It’s that casserole time of year again, when common sense dictates that dark, damp and thoroughly miserable days should end in carb-rich, cheesy and thoroughly cozy meals.
On days like those, I sit around and wonder if another layer of ricotta would somehow shorten the sleety, icy weeks that remain until spring — or at least make me forget about them at dinnertime. This soft, dense polenta casserole, constructed like a lasagna but without the noodles, might do just that
On the surface, it looks just like a traditional lasagna, a blanket of brown-edged mozzarella tucked into the red sauce. But cut yourself a slice, and you’ll see the difference. Separating the creamy ricotta layers are thick, yellow stripes of polenta speckled green with spinach. With its gentle corn flavor, the polenta offers a sweet contrast to the savory tomato sauce, along with a pleasingly nubby texture that’s firm but not chewy.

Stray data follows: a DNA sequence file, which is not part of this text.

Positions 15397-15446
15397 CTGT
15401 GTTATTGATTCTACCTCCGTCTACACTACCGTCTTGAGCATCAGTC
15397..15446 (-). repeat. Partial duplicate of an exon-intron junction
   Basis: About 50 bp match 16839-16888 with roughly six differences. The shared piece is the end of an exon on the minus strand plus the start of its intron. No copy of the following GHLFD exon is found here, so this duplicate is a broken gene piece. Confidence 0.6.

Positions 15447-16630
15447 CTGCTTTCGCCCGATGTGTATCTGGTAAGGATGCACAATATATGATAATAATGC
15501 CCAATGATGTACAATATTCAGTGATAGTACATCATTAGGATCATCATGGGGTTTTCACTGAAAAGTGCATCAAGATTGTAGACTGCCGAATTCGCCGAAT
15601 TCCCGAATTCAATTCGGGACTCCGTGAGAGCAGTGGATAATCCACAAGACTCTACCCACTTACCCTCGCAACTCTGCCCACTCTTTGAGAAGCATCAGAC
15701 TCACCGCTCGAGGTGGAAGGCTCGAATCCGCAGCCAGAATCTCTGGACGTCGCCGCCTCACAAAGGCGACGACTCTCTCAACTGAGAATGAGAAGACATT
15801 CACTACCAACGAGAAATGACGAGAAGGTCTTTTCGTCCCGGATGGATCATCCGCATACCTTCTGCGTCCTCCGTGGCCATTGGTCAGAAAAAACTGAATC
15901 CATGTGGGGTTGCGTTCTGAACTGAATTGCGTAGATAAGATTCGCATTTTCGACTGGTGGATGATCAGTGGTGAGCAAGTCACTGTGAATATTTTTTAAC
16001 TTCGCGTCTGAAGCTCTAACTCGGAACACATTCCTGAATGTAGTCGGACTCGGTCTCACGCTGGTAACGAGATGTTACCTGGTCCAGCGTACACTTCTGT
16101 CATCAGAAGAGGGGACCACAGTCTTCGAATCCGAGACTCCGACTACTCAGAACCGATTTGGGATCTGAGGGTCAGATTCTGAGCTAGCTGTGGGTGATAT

The polenta may also come as a surprise. And that’s part of the appeal, especially now during our collective cooking rut, when many of us are craving something that’s novel but still familiar and comforting.
Making this recipe isn’t hard, but it does take time. You’ll need to cook the polenta on the stove, then bake it until firm before assembling the dish. (If it’s more convenient, you could do all that the day before.) The colder the polenta is when you layer it, the less likely it is to break apart. But don’t worry too much: If a piece of polenta falls off or cracks, just smush it back onto the slab. No one will notice after the casserole is baked, a gorgeous molten thing, capped with gooey cheese.
Be sure to get a good brand of marinara sauce, preferably one with chunky bits of tomato, for the deepest flavor. Or even better, if you have homemade marinara sauce stowed away in the freezer, use it here.
This recipe makes a lot of servings, possibly more than the number of members in your household. But leftovers freeze well. Pull them out when you need something warming and rich to get you through the rest of this winter, which will, thankfully, eventually end.